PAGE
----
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Glossary of Woods

Discussion in 'Basses [BG]' started by BrettAM, Aug 18, 2002.


  1. Does anyone know where I can find one? I'm going to start making some more solid plans for my CT soon and I'd like to have all my options when it comes to woods available to me. Right now I'm thinking a mahogany core with either cocobolo or ebony front and back. Fretless unlined ebony or pink ivory fingerboard. 36" scale, 4-string, single Kent Armstrong bridge pup, and 1 tone control. But I'm gonna play this one by ear. :D
     
  2. My spread sheet has a WOODS section.
     
  3. BigBohn

    BigBohn

    Sep 29, 2001
    WPB, Florida
  4. rickbass

    rickbass Supporting Member

    Do you really want to do this "right"???

    If not, I would just refer to luthiers' webpages and see their differing opinions.

    But, if you are willing to do your homework and make the bass as close as can be to your expectations, I encourage you to refer to "Woods of the World" software;

    - http://www.cybozone.com/fg/woodcd.html

    I use that software quite a bit.

    Here's what I've found - all luthiers try to give you the best info on woods, but their info is largely their opinions according to several factors, such as ;

    - the wood they get from their suppliers (and the climatic conditions it grew in)
    - how the wood was dried
    - how the woods perform using their designs
    - what their info sources are and the feedback they get from customers who have bought their instruments

    Although the "Famous Guitar Makers of the World Internet Headquarters" uses "Woods of the World" software as a resource, you still need to do some homework to understand what you are considering if you want to make this your "dream" instrument.........for instance, what is "modulus of energy?" what is "janka hardness?," what are the effects of "density factors?", is "grain runout" and "grain lines per inch" important?, et al.

    Mike Tobias's "Quest for Tone" article is a wonderful resources to get a grip on understanding wood (link) - http://www.mtdbass.com/html/qfortone.html

    As I said, the luthier links are wonderfully convenient but they only give you
    "their reality."

    Unfortunately, it's not referred to as the "art and science of lutherie" for nothing. Like either "art" or "science", the caveat is that - the more you learn, the less you know.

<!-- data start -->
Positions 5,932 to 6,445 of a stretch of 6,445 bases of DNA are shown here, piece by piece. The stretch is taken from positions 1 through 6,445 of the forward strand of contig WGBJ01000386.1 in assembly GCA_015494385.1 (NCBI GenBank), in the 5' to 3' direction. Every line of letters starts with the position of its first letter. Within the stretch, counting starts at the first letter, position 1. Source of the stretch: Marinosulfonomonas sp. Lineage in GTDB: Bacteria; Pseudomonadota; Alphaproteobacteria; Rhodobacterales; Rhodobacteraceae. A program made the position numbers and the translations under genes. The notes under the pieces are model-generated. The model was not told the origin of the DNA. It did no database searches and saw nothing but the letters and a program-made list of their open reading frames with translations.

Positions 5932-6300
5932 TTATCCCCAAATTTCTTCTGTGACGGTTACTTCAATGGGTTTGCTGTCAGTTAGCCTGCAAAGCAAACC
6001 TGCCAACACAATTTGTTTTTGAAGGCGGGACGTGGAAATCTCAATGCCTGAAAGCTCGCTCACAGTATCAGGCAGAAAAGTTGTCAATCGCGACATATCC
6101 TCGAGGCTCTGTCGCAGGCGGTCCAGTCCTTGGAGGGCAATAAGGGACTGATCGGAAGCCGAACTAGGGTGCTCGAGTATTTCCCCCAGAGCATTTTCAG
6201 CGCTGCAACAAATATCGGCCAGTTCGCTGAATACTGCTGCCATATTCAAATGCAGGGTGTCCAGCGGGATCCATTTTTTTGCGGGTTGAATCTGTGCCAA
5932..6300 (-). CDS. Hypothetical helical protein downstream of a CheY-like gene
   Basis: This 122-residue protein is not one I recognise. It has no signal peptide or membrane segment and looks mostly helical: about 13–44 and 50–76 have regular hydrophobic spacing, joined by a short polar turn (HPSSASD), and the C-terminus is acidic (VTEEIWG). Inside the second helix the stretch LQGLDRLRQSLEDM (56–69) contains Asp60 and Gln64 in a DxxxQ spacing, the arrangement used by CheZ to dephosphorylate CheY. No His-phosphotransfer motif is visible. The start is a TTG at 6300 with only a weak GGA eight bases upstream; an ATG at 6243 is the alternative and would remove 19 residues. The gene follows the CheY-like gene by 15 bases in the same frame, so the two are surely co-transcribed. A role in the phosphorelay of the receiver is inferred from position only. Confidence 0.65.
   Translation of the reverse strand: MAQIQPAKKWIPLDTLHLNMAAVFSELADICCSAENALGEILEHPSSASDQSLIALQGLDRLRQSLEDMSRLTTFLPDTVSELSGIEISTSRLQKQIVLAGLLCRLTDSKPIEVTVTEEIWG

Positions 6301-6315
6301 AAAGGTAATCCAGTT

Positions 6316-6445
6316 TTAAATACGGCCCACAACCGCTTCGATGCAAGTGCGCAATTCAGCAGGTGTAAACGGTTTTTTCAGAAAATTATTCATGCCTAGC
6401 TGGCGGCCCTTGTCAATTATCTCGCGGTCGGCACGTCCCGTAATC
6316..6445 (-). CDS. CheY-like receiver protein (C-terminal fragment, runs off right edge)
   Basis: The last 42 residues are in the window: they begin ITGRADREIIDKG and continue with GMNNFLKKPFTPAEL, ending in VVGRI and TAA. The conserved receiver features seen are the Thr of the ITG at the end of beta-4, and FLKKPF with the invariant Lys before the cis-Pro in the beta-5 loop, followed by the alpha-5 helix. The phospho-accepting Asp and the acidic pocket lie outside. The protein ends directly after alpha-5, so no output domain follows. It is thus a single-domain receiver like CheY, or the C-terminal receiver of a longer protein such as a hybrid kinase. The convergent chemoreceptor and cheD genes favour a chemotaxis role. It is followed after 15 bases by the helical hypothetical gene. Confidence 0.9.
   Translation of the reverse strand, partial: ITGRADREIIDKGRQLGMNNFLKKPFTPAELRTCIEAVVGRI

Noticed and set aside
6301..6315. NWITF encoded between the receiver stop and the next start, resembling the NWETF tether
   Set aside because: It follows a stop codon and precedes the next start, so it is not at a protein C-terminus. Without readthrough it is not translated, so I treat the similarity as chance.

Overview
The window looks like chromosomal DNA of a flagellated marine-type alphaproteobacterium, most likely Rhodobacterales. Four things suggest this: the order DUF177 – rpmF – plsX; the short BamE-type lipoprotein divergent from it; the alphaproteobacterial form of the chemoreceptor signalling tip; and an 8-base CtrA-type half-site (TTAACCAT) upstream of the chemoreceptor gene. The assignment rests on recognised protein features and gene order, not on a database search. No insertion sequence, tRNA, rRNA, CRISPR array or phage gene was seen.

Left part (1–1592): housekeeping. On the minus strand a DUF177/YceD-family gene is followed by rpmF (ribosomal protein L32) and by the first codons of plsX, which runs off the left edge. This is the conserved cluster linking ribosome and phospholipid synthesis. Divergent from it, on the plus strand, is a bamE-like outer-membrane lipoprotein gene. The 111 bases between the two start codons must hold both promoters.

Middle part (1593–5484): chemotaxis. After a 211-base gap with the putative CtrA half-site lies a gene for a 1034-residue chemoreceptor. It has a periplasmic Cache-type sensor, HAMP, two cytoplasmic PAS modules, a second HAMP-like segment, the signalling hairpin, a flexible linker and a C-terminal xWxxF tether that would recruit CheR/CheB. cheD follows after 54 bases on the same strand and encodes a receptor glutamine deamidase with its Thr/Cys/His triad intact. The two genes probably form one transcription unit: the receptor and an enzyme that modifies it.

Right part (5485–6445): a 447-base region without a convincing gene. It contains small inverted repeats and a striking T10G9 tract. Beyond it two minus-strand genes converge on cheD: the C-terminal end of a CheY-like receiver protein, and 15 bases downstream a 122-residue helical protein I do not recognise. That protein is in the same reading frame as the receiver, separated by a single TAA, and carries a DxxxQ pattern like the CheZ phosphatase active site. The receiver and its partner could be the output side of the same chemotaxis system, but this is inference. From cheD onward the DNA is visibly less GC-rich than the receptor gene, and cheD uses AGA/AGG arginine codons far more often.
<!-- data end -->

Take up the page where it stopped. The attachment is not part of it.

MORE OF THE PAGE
I keep trying to learn more and end up knowing less is certain.
     
  5. Angus

    Angus Supporting Member

    Apr 16, 2000
    Palo Alto, CA
    Uh, have you talked to him? I don't think he's really taking orders last I heard, and if he is, it'll take him 2+ years for $4000+ with apparently questionable quality (heard of lots of problems lately). You totally sure?
     
  6. Odd that you should say that. I have spoken to him and if he isn't taking orders then he certainly is playing a very mean game! ;) Yes I am aware of the 2+ years and the roughly 5,000 dollars involved in making one, but I've played several, two of which are not more than a year old. In comparison to the Zons, Warriors, MTDs, and Elricks I've played I find them to be of the highest quality, and most gorgeous craftsmanship. I am quite sure, but thanks for your concern! :)
     
  7. Suburban

    Suburban

    Jan 15, 2001
    lower mid Sweden
    Woods of the World is a great, though not complete, resource. It lacks info on many spieces of the northern hemisphere! And also some sieces are only partially presented.
    But I think a multitude will agree on this:
    neck shall be light and stiff, to keep the resonance frequency high
    fingerboard should be hard
    body core is a main resonance component
    top and back has minor influence on sound, but a major impact on weight and visual beauty, as long as they are less than 10mm thick (approx)

    Your ideas make a very heavy instrument, but a cocobolo may be quite pretty. Personally, I don't fancy an all black body, which is why I disapprove of the ebony.